Like Neely, he had spent years in and out of institutions that failed to help him. He had begged to be admitted to a hospital, but there was no room. And when he was offered help, he never followed through, a challenge that the social workers who tried to help Neely also encountered. It is, in fact, a challenge all too frequently encountered on the streets of New York.

Andrew Goldstein and Kendra Webdale
Andrew Goldstein, 29, of Howard Beach, Queens, center, is escorted by police officers out of New York's 13th Precinct on Jan. 4, 1999, after his arrest for allegedly shoving Kendra Webdale, right, to her death under a Manhattan subway train. (Marty Lederhandler/AP; AP)

On the subway platform, Goldstein approached Webdale and asked for the time.

“A little after 5,” she answered.

Then, as an R train pulled into the station, Goldstein gave Webdale a shove.

“Ms. Webdale seemed to hover in midair for an instant, with her arms and legs spread apart,” a reporter would later write of the harrowing scene on the platform, as described by witnesses.

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A ‘shattered’ system of mental health care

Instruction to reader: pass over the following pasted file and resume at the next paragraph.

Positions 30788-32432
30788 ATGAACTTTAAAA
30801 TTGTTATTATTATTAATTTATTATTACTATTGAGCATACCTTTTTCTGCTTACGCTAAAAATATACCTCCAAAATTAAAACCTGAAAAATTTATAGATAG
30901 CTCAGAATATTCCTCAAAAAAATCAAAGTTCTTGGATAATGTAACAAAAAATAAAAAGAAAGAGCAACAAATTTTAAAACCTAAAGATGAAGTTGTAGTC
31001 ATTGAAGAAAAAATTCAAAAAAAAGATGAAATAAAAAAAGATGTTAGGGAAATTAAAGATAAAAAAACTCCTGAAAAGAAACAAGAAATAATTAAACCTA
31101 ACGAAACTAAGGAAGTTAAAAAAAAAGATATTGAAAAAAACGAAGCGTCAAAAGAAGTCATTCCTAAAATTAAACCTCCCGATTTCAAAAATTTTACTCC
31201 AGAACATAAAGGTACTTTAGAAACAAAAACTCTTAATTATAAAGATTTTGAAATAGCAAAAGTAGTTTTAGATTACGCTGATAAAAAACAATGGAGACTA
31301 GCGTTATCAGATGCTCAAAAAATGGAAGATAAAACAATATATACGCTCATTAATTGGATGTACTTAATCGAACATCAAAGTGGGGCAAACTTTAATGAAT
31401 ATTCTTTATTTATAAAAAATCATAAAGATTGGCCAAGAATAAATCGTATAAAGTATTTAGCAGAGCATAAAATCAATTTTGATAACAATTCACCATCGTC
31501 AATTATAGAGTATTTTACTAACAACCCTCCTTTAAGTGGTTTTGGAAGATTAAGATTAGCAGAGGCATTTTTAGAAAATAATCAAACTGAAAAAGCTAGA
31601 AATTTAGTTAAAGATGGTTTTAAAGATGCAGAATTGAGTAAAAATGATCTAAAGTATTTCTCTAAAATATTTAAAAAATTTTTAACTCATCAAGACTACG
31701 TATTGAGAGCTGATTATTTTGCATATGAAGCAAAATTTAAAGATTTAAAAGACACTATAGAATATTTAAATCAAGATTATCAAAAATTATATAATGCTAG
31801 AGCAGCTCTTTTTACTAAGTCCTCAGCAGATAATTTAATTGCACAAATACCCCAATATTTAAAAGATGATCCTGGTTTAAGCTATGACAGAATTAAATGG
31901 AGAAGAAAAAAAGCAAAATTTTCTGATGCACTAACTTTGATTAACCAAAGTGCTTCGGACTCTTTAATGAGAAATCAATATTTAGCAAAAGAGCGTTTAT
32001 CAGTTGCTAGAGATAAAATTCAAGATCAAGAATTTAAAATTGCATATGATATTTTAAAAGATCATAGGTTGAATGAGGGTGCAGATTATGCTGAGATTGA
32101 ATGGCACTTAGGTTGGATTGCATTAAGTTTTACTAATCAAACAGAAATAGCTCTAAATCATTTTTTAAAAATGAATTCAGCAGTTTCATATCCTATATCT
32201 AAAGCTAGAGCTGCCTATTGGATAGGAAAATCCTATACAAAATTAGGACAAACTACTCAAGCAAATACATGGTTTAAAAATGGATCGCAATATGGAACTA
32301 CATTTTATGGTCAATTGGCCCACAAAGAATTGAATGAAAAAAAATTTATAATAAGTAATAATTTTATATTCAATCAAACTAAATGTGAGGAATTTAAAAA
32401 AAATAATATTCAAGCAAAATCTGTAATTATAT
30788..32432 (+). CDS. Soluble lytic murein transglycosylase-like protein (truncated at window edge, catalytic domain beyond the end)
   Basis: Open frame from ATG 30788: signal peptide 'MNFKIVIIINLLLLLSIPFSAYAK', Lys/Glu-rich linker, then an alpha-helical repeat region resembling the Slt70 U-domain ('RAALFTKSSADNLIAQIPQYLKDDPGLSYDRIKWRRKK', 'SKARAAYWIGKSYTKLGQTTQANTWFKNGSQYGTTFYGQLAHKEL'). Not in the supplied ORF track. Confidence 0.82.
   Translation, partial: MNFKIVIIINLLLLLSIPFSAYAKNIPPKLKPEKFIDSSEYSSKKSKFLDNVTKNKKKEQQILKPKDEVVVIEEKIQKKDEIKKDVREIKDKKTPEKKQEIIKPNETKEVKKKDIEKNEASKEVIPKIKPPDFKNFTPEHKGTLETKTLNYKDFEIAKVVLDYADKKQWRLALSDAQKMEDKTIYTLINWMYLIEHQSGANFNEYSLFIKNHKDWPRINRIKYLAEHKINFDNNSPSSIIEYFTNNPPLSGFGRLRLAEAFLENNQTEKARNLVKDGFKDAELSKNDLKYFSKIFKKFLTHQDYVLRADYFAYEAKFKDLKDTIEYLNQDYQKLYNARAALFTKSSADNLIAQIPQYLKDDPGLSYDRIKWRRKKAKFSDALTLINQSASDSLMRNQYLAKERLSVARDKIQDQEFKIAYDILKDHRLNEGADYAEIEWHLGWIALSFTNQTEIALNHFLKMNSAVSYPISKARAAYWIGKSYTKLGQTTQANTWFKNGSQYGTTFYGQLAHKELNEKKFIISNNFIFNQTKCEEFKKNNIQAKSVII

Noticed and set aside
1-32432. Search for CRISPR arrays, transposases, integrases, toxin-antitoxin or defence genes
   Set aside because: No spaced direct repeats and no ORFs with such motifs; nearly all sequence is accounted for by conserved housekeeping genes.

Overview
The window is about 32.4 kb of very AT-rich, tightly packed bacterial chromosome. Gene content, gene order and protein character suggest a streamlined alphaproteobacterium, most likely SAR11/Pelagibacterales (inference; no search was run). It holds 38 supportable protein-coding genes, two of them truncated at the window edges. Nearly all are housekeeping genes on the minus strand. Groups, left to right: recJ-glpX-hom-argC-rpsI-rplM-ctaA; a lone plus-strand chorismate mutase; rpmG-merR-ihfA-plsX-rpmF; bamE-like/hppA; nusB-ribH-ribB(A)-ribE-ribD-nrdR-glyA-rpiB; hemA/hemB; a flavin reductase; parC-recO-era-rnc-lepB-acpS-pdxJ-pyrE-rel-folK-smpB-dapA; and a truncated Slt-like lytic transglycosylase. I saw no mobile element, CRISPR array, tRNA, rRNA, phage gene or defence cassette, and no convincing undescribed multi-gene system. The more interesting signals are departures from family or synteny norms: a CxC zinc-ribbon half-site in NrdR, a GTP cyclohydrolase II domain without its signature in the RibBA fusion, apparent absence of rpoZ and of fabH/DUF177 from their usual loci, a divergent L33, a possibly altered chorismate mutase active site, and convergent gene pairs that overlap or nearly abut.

Two-and-a-half decades before, an enterprising young WABC reporter named Geraldo Rivera had revealed in an explosive investigation the horrifying conditions at Willowbrook, a Staten Island state hospital for disabled children. His report was the latest evidence that warehousing severely mentally ill people in state hospitals left them open to abuse and neglect.

John F. Kennedy began what has come to be known as deinstitutionalization; he intended to replace state hospitals with community clinics, but after his 1963 assassination, the effort was relegated to a secondary concern.

The effort to close state institutions was taken up again by Ronald Reagan, only this time without the proper funding for the community clinics Kennedy had sought. The result was a patchwork of approaches that seemed to work least well for the most ill: that is, people like Goldstein and, later, Neely.

The children's ward at Willowbrook State School in Staten Island, N.Y.
The children's ward at Willowbrook State School in Staten Island, N.Y., date unknown. (Dan Godfrey/New York Daily News Archive via Getty Images)

A devastating New York Times Magazine article published several months after Webdale's killing offered a withering condemnation of what mental health in the United States had become: “Long before this subway push and another one last month, the state of the nation’s shattered mental health system all but assured such calamities. Yet for each hospitalization — there were 13 in 1997 and 1998 alone — Goldstein was given medication, then discharged, often after just a few days, to live on his own in a basement apartment.”

At his first trial, Goldstein attempted an insanity defense, but the jury was unconvinced. In 2006, as his third trial loomed, Goldstein pleaded guilty and received a 23-year prison sentence.